Positively charged gold nanoparticles can penetrate deep into cell membranes while negatively charged particles do not enter the cell wall at all, but instead prevent it breaking down under certain conditions. This new result, from researchers working in France, the US and Australia, could help design nanoparticles for biomedical applications such as drug delivery and anti-cancer treatments.

Gold nanoparticles make particularly good drug-delivery vehicles thanks to the fact that they can be loaded with molecules like anti-cancer dugs. Their surfaces can also be easily modified with antibodies to target specific receptors on tumour cells.

The particles can also be made biocompatible and generate heat when illuminated with light. This heat can then be used to locally destroy cancer cells without harming surrounding healthy tissue. Gold nanoparticles are ideal for such "photothermal therapy" because their optical properties can be tuned in the near-infrared part of the electromagnetic spectrum – the wavelengths at which light most deeply penetrates biological tissue.

Researchers now know that a variety of factors, such as a nanoparticle's shape, size and surface charge, affect the way that it interacts with cells. In the new work, the researchers, who are based at the Institut Laue-Langevin in France, the University of Chicago in the US and the Australian Nuclear Science and Technology Organization, looked at how gold nanoparticles affect the structure of a cell membrane – the first barrier that any foreign body has to penetrate to enter a living organism.

Ideal model cell membrane

Real cell membranes are very complex structures and consist of an asymmetric lipid bilayer comprising several types of lipids with embedded proteins. Producing such complex structures in the lab is difficult so the researchers studied a simplified membrane made of just one kind of lipid (1,2 distearoyl-sn-glycero-3-phosphocholine). In the experiments, two double layers of lipid molecules made to "float" about 20–30 angstroms on top of each other were used.

The team working at the ILL employed a technique known as "neutron reflectometry", which is able to characterize layered structures deposited on a flat surface at resolutions of just a fraction of a nanometre. Neutrons themselves are ideal for studying buried interfaces because they interact very weakly with matter as the neutrons themselves are uncharged. They can thus penetrate successive sample strata very easily.

Membrane interface structure

The scientists looked at how 2 nm diameter gold nanoparticles, which either had cationic or anionic groups added to their surface, interacted with the model cell membranes. They began by firing a beam of neutrons at the samples that hit the nanoparticle-surface group interface at a particular grazing angle. They then measured the intensity of the reflected radiation as a function of this angle – something that provided them with information about the structure of the interface in terms of thickness, roughness and density in the presence of the two differently charged nanoparticles.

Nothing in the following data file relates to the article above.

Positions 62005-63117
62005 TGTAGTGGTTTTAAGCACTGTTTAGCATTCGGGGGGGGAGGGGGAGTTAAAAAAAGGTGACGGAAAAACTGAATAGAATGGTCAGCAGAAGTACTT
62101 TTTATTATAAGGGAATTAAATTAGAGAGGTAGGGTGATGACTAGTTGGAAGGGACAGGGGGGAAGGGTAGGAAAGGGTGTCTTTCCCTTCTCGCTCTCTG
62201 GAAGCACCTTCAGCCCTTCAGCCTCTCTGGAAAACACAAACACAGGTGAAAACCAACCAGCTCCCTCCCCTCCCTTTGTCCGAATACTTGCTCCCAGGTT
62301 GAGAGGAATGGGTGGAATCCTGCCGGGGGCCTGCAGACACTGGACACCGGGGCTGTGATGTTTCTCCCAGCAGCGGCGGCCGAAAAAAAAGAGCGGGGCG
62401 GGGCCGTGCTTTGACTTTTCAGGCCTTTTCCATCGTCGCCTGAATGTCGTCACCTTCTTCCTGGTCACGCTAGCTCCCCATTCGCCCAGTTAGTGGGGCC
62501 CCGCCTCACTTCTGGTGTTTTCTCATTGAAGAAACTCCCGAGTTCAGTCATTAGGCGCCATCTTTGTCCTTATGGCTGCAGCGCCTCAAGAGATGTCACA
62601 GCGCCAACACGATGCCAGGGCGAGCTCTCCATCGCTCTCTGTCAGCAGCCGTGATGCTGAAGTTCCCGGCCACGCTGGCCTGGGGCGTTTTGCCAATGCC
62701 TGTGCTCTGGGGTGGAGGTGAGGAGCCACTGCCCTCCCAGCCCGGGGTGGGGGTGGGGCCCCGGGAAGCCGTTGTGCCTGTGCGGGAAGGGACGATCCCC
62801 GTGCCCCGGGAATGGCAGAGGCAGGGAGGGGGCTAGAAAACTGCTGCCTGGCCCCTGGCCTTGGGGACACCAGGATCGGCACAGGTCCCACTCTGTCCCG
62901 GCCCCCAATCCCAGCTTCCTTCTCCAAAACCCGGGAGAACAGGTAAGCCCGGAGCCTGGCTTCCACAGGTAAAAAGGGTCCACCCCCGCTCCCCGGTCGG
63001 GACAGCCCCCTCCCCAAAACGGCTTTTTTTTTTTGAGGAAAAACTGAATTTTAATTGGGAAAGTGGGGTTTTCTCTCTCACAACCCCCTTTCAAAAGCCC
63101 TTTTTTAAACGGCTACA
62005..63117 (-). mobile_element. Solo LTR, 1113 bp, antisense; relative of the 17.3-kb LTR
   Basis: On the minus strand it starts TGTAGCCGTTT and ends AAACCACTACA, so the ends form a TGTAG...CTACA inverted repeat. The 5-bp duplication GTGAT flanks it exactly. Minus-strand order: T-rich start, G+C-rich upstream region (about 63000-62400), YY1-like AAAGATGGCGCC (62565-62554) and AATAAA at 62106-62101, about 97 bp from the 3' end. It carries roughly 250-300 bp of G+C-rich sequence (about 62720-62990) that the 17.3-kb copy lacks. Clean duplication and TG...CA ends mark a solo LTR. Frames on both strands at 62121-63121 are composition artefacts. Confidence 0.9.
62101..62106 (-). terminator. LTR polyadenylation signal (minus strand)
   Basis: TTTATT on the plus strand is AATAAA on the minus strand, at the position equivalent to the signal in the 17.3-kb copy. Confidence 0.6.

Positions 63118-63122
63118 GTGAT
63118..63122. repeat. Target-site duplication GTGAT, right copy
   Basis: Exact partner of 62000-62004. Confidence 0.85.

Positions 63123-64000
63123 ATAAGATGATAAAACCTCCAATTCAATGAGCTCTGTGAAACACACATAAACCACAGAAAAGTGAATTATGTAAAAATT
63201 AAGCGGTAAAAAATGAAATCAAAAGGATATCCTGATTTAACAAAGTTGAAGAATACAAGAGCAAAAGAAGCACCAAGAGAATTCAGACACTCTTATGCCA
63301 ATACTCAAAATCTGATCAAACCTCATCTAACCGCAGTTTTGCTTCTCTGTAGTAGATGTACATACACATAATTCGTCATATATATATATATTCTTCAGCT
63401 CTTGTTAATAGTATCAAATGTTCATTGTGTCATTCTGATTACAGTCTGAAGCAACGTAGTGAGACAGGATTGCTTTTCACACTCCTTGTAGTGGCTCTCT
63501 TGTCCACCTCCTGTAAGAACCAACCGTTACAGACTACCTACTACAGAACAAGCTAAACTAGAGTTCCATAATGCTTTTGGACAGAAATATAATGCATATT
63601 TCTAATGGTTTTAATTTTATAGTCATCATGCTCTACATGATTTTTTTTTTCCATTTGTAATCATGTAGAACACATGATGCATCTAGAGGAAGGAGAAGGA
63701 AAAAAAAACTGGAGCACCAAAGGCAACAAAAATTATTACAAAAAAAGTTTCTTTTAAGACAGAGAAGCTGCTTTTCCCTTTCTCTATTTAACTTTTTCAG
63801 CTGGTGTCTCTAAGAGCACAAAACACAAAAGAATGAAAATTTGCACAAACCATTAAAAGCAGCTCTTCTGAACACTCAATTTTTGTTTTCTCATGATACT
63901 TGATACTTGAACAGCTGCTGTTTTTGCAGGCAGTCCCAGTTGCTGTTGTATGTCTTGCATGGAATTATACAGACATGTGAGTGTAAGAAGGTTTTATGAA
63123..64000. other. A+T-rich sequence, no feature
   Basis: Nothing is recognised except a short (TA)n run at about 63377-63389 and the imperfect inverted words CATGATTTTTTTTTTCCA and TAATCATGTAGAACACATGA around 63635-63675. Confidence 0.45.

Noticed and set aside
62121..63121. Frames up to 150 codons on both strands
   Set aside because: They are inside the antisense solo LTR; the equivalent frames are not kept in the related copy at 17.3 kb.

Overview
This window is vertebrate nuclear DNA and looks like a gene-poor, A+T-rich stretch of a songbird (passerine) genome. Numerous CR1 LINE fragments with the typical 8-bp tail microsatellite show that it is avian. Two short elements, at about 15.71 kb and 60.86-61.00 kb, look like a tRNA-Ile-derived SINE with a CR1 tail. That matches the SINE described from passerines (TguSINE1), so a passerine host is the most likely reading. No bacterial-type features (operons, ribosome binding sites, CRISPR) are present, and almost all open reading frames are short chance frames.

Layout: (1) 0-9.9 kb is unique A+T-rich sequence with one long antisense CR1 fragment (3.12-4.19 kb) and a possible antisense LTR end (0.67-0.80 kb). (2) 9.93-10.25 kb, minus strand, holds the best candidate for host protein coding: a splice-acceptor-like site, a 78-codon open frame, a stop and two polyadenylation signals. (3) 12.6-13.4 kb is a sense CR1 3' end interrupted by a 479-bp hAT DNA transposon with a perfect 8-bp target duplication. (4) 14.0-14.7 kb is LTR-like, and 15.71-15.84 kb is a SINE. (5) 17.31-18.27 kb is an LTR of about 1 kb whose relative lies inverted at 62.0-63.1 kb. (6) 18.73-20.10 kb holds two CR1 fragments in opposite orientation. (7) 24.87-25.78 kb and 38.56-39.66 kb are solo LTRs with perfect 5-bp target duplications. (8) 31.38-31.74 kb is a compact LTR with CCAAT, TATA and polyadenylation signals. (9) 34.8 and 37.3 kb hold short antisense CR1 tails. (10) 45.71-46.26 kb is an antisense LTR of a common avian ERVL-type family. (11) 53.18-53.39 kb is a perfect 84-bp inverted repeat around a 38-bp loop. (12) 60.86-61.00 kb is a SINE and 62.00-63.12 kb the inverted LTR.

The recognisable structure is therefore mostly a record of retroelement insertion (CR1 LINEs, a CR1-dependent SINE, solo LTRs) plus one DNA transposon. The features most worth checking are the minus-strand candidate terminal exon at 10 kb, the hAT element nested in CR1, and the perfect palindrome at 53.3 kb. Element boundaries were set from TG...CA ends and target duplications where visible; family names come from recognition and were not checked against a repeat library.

"We found that the surface charge on a nanoparticle does indeed play a significant role in determining its interaction with the cell membranes we studied," team member Giovanna Fragneto told physicsworld.com. "Cationic nanoparticles pass straight through the membrane, embedding themselves deeply within the floating bilayer and destabilizing the entire membrane structure enough to completely destroy the cell at higher concentrations. In contrast, anionic nanoparticles do not penetrate the lipid membrane at all but rather hinder membrane decomposition at given concentrations, helping it withstand extreme conditions such as elevated pH that would otherwise significantly destabilize it."

"That these nanoparticles can attack outer cell walls is both concerning from a general health point of view but also potentially exciting in terms of future medical treatment," added team member Marco Maccarini.

The team says that it would now like to look at mixtures of two or more different lipid molecules to make model membranes that even better resemble real ones.

"Understanding the interaction between nanoparticles and cell membranes has two-fold importance," says team member Sabina Tatur. "On one hand, it will allow us to be more aware of potential risks for human health. And on the other, it will help us to develop nanoparticles that could be used for specific biotechnology applications, such as drug-delivery systems, cancer therapies and biosensing."

The researchers published their work in Langmuir.